The Russell Group Universities was formed in 1994 by 17 British research universities – Birmingham, Bristol, Cambridge, Edinburgh, Glasgow, Imperial College London, Leeds, Liverpool, London School of Economics, Manchester, Newcastle, Nottingham, Oxford, Sheffield, Southampton, University College London and Warwick, who originally met at Hotel Russell shortly before meetings of the Committee of Vice-Chancellors and Principals (now Universities UK) in nearby Tavistock Square, close to the University of London buildings and, particularly, Senate House.[11][12] In 1998, Cardiff University and King's College London joined the group.[13] In March 2001, the Russell Group decided against selecting a preferred option for the future funding of higher education, stating that endowments, a graduate contribution, increased public funding and top-up fees should all remain options.[14] In December 2005, it was announced that the Russell Group would be appointing its first full-time director-general as a result of a planned expansion of its operations, including commissioning and conducting its own policy research.[15] In November 2006, Queen's University Belfast was admitted as the twentieth member of the group.[16] In the same month Wendy Piatt, the then deputy director in the Prime Minister's strategy unit, was announced as the group's new Director General and chief executive.[16]

In March 2012, it was announced that four universities – Durham, Exeter, Queen Mary University of London; and York – would become members of the Russell Group in August of the same year.[11] All of the new members had previously been members of the 1994 Group of British universities.[11]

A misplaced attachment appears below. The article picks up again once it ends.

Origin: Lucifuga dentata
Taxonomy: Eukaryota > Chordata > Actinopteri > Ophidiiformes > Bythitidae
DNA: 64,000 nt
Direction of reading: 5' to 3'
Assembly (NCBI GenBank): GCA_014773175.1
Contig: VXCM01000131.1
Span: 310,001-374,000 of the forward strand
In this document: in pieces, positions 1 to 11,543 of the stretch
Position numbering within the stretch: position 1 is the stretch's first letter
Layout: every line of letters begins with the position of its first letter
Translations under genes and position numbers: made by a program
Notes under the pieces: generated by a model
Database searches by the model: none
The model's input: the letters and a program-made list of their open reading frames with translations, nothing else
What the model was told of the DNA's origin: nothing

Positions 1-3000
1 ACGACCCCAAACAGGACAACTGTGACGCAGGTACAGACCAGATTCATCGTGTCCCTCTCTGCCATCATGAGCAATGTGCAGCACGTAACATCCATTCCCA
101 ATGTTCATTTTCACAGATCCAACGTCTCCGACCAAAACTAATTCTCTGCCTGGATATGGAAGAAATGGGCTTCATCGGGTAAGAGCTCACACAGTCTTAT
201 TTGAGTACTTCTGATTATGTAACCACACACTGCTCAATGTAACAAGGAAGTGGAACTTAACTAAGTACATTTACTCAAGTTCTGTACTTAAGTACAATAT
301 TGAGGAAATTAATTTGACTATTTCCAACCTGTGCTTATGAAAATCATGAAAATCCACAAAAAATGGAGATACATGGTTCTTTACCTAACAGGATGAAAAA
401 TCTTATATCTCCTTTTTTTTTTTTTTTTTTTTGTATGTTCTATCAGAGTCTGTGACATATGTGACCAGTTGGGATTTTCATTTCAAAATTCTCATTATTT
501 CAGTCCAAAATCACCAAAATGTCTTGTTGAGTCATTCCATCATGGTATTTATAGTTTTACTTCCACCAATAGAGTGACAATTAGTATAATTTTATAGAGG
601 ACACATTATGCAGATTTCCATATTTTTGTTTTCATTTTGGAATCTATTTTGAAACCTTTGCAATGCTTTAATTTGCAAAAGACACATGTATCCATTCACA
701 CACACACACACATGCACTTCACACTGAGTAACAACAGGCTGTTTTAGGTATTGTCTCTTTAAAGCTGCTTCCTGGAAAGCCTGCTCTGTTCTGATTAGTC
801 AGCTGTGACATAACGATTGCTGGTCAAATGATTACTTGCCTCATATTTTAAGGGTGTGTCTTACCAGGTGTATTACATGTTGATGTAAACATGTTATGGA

In January 2013, it was announced that the Russell Group would establish an academic board to advise the English exams watchdog Ofqual on the content of A-Levels.[17] In May 2019 the group launched a website "Informed Choices" to advise school children on which A-level subject choices were useful for various degree courses, replacing an earlier teachers' guide that had identified a list of "facilitating subjects'.[18]

Organisation[edit]

Objectives[edit]

The Russell Group states that "its aim is to help ensure that our universities have the optimum conditions in which to flourish and continue to make social, economic and cultural impacts through their world-leading research and teaching."[2]